Semester Reflection Revisited

I've posted about this project in the past but since I've updated the project, I thought I would revisit the post. Since I am the only math teacher and have the same students 3-4 years in a row, I have to update things often enough that students can't pull out an old essay and turn it in with no effort. Where's the fun in that?

So here is my newest 'rubric':

I've honed this so well that I almost have no questions when students are working on this. The joy of being overly detailed and specific. :-)

 Here are some friendly tips if you ever do a semester paper:

  • Plan one to two days in a computer lab or with devices to make sure everyone can finish
  • Plan on some students using Google Docs so choose your font requirements accordingly
  • Take a basket, hole punch, and stapler with you (if you're in a lab) so that students can turn everything in correctly and neatly; also so you have to less to carry and keep up with
  • Type how you want students to turn in their papers so that your basket, hole punch, and stapler were not carried in vain
  • Send a Remind message out to let students know to go straight to the lab
  • Tell secretaries where you and your classes will be all day
  • Make LOTS of extra copies of your rubric because students who take longer than one class period will lose it
  • Make your rubric and requirements page one and the same
  • Be prepared for answers that are sucking up and answers that are very honest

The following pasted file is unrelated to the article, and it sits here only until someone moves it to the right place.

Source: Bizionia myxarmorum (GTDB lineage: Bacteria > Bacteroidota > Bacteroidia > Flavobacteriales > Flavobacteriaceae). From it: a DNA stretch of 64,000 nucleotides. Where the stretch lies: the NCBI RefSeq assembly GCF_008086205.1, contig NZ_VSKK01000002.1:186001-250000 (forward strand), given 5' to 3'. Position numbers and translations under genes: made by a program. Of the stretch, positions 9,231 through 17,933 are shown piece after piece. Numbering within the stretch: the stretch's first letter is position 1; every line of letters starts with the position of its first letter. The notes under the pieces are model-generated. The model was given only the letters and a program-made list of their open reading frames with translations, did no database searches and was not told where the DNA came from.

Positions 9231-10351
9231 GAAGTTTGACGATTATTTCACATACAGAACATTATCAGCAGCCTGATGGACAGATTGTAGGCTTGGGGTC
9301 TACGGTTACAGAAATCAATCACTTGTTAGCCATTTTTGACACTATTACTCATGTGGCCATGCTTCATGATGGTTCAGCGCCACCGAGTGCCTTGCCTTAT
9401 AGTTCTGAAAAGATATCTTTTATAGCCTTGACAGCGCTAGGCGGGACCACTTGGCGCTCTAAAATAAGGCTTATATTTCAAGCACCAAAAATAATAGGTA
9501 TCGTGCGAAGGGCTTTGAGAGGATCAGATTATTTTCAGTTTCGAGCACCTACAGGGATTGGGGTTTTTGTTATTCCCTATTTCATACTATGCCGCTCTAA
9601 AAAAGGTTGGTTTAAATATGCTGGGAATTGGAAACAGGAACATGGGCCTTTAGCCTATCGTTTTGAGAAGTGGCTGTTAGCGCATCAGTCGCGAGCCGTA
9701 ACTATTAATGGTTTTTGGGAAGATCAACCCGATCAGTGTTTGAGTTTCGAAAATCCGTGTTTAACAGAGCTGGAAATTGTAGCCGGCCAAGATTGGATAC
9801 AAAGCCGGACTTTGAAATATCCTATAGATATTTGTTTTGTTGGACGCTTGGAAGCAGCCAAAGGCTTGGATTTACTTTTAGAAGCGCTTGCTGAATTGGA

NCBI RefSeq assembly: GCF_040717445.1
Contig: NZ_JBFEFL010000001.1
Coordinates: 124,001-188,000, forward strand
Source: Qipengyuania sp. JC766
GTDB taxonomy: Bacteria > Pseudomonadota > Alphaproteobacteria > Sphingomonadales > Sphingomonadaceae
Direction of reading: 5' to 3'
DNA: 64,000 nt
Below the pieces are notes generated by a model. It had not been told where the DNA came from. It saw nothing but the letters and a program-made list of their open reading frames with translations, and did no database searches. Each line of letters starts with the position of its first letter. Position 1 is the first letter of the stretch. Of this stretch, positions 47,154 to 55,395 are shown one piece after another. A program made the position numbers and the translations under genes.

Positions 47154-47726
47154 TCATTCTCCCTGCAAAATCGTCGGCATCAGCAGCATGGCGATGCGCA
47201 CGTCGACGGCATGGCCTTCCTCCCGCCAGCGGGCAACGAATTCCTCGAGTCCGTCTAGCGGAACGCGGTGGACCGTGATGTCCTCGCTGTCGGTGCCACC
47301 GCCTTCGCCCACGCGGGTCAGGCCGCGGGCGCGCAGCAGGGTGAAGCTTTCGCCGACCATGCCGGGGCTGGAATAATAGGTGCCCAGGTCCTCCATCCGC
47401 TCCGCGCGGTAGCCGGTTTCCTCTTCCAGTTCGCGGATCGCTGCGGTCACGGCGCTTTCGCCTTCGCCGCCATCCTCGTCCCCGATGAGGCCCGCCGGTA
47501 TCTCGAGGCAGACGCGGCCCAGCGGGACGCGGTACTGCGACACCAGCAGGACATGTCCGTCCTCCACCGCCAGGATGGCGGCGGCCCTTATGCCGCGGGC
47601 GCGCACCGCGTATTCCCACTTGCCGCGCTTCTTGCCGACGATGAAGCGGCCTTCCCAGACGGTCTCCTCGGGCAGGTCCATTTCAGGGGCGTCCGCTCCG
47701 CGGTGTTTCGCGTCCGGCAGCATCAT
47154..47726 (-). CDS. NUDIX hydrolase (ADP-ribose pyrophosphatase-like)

• Be open-mind about suggestions students make in their papers
  • Read a few of these a day over your Christmas break so that you won't be overwhelmed by grading
  • Make some personal comments and encouraging remarks; leave the grammar and spell check to English teachers

One of the questions I asked the students was "What are two characteristics every good teacher should have?" I thought it would be interesting to track the results.

I kept most of their wording the same, even though I wanted to group them but I still think the popular answers are pretty clear.

I noticed right away that none, zero, nil, nada, of the responses included anything about the pacing guide, the curriculum, the assessments....you know all the things that I constantly worry about.

This list helped me regain some perspective on what's important. I can always work on my patience and understanding. I can be a good listener and help my students. I can show kindness and respect. 

I can be a good human and teach others how to be a good human in ways that make them feel like good humans....and they might just pick up some math skills too.


  1. Love this reflection and what you discovered from the responses re: patience, understanding, kindness, and respect.